We in the manufacturing and building/construction industries know the value of lean principles, which have enabled companies, and the factories that support these companies’ production needs, to improve product quality assurance while increasing the quantity of products they can produce. For example, the Maytag Corporation’s Jackson, Tennessee dishwasher plant was able to cut work-in-process by 60%, reduced space needs by 43,000 square feet, and improved quality by 55%, while increasing capacity by 50% (the latter which resulted in their ability to switch their production mix and respond to department store demand for various models).  We’ve previously written about how lean construction, particularly about the intersection of lean construction and agile software methodologies, which have a lot of overlap from an ideological standpoint.   A closely related topic is SCRUM. Software companies and app developers alike use Scrum, a project management framework not wholly dissimilar to how some of the largest product manufacturers (e.g., from aeronautic to automobile manufacturers to manufacturers of household appliances) use lean principles as their north star, resulting in waste reduction, streamlined production timeliness, and improved outcomes.  As your company grows, you might look to hire software engineers to help assist building and managing your website and digital properties (e.g., building a company app to improve your customers’ experience, integrations between various software providers you rely on, etc.).   Knowing the different kinds of project management frameworks (in this case, SCRUM) can help owners and contractors alike understand the processes used by their multifaceted teams. What’s more, it can help them better understand and empathize with their employees and inspire the whole company to employ similar lean processes and project management frameworks that increase productivity and improve outcomes.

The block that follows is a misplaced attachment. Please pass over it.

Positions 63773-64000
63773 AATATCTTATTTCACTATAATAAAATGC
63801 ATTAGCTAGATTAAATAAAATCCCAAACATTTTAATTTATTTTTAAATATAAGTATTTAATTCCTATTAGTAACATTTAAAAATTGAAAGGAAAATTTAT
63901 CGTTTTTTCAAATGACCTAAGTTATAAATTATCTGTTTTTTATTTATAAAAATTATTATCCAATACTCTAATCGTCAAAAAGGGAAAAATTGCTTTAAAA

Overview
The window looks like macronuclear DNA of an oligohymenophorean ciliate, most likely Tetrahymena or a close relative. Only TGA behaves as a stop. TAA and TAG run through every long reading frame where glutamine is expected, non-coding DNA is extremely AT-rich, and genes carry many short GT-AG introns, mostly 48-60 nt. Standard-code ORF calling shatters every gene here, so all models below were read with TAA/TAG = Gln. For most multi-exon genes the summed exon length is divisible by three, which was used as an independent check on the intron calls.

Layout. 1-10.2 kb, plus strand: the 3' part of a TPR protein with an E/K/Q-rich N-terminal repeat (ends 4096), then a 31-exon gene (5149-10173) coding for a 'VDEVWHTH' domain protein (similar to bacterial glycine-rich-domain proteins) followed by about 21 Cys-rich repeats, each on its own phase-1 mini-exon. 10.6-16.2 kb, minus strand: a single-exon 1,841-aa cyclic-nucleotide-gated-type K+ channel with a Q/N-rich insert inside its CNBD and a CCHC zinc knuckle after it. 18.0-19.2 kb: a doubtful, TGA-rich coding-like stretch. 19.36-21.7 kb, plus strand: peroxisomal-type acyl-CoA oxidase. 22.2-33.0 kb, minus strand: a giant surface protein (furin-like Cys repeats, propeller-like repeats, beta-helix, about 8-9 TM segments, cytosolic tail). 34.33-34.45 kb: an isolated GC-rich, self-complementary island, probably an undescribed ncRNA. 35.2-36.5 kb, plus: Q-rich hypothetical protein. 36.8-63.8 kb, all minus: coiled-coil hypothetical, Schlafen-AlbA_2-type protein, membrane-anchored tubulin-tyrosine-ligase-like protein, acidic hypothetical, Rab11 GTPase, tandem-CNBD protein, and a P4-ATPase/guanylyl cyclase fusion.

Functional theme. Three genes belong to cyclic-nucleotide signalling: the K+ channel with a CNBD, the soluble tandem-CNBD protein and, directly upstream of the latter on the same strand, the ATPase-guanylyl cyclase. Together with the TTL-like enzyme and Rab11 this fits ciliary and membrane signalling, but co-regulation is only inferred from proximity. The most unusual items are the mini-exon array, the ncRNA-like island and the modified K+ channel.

Read More
How Green Roofs Can Help Cities Fight Climate Change
Heat is a killer that claims more than 5 million lives every year. We know that human-caused climate change is making it worse. The Earth has warmed about 1.1 degrees Celsius since the dawn of the Industrial Revolution, and we’re on track to breeze past 1.5. Wildfire seasons have become longer and more destructive. The Western United States is currently in the middle of the worst drought it has experienced in 1,200 years. Global warming has grown so intense in some areas that cities all around the world–from Athens to Los Angeles–are beginning to name heat waves like we name hurricanes. It has been so hot this year that streets have buckled, car windows have shattered, and thousands of cattle have fallen dead where they stood, baking under the sun in triple digit temperatures. And that was all before summer even began. Now for the good news: There are a lot of things we can do right now to approach our buildings and our cities with sustainable construction methods in mind. When it comes to beating the heat, one of the most effective tools we have is green roofs. Simply by seeding the tops of our buildings with plant life, we can make our cities cooler, healthier, and more sustainable places to live. In this article, we will explain what green roofs are, where they come from, and lay out some of the biggest advantages they offer in the fight against climate change. Then we’ll take a quick dive into the weeds by describing how green roofs work. Finally, we’ll showcase a few helpful resources for anyone interested in learning more about green roofs or perhaps building one of their own.
Read More
Wearable Tech & Safety: How Exoskeletons and Smart Glasses Make Construction Safer